• Create a targeted development plan. Once you have an objective assessment, create a development plan that provides targeted support, specifically focused on the greatest opportunities for improvement and enrichment. 
  • Provide “in-boarding.” Some organizations conduct comprehensive onboarding to help new external hires transition to a novel environment. But very few consider the equally vital need to provide “in-boarding” for a tenured employee who is shifting to a dramatically different role. The insights you glean from assessments and profiles will help you determine how to in-board each individual successfully.  
  • Leverage the power of coaching. Various forms of coaching can prove effective additions to your development plan toolbox, at the individual and team level. For example, if this is the first time the employee is leading a team, they might benefit from coaching on how to manage their former peers. Or if they’ve never collaborated across other functional areas of the organization, they might need coaching on how to navigate this new experience.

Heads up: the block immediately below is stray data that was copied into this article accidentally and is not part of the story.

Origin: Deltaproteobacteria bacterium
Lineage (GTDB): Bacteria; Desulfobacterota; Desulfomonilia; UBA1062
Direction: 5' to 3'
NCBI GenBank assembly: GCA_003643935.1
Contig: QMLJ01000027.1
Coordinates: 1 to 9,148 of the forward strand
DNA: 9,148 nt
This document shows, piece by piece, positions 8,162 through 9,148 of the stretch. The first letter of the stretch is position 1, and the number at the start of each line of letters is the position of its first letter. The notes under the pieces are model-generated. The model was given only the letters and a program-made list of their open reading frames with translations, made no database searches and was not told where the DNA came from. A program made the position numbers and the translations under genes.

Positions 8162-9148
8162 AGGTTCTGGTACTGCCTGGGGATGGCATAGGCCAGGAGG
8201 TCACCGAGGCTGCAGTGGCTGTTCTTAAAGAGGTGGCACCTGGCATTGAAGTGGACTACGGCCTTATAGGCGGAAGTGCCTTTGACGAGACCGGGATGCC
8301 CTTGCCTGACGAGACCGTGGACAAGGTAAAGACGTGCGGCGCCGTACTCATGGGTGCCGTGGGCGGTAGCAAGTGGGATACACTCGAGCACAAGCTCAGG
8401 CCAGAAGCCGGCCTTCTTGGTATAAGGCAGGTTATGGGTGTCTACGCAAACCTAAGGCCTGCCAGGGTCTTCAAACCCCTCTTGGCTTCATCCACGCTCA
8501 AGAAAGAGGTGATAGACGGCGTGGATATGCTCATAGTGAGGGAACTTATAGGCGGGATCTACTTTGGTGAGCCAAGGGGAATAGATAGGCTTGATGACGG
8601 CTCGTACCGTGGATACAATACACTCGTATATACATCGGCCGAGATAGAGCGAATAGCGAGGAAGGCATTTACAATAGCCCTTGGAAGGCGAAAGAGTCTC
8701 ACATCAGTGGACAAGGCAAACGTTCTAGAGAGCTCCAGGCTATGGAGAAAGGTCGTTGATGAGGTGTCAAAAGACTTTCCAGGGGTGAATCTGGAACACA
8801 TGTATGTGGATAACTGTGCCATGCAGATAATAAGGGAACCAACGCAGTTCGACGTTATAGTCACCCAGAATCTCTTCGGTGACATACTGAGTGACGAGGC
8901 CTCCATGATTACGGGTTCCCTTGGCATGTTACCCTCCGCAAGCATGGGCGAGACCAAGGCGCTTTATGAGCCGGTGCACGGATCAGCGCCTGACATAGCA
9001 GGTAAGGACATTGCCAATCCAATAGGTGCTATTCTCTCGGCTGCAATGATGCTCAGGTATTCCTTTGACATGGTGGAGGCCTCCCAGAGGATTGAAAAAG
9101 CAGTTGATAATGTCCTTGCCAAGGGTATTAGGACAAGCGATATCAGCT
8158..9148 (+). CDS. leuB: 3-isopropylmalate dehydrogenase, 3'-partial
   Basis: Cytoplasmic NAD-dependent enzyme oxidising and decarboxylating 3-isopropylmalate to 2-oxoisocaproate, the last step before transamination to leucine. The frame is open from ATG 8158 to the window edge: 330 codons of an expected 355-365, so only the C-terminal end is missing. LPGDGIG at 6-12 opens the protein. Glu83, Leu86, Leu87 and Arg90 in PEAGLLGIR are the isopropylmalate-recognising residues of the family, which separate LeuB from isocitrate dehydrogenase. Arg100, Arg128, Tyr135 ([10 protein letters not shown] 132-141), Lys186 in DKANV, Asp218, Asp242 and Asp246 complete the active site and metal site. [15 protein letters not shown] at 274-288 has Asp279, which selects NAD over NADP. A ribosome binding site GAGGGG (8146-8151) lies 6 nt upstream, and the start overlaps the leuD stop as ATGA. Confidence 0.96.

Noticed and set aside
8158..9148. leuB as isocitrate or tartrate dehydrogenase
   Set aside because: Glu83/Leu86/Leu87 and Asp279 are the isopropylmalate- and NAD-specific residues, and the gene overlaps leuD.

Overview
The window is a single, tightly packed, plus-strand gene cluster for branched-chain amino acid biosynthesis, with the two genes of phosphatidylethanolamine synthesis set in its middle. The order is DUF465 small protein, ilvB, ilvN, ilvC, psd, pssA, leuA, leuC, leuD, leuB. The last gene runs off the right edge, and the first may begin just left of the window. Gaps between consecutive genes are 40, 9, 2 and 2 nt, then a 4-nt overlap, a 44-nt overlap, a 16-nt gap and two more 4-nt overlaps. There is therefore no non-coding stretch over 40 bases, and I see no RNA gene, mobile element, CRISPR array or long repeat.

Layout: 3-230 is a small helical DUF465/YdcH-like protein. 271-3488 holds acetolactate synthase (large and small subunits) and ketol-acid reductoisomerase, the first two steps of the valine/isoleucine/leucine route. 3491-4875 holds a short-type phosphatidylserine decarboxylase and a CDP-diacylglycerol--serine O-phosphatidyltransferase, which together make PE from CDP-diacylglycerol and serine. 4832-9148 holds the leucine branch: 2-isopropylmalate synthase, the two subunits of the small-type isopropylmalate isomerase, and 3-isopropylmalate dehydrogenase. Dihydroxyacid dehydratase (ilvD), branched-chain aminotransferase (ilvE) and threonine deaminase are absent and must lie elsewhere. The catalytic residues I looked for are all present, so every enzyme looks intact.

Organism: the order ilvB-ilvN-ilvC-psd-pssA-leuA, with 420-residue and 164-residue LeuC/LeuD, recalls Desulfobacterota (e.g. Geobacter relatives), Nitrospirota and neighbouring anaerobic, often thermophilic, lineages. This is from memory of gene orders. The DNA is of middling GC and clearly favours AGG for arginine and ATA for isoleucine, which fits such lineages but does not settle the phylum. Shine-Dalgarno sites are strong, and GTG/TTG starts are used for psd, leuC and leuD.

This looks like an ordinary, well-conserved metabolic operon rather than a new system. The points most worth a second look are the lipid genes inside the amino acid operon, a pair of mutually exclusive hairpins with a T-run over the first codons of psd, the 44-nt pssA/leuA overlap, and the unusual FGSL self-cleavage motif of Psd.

• Don’t make promotions automatic. Finally, while rewarding a great performer with a promotion is often the right way to go, sometimes the next-level position requires skills and capabilities they don’t have yet. So, it’s in everyone’s best interests to objectively assess their fit and readiness; and if they’re not quite there, postpone the promotion and use the time to help them upskill and prepare for the next big leap.       

None of this is to suggest that an employee must feel 100% comfortable in their new strategic role to claim success. If they are, it probably means they’ve reverted to doing their old job! Some degree of discomfort means they’re stretching and growing. And that’s exactly what you want to see. 

The Leadership Advisory Practice at Odgers Berndtson helps organizations discover and develop leaders, strengthen value-creating teams, and prepare for what’s next. Learn how our highly experienced team of advisors, assessors, and coaches can help your employees make the transition to a strategic role or tackle other leadership challenges.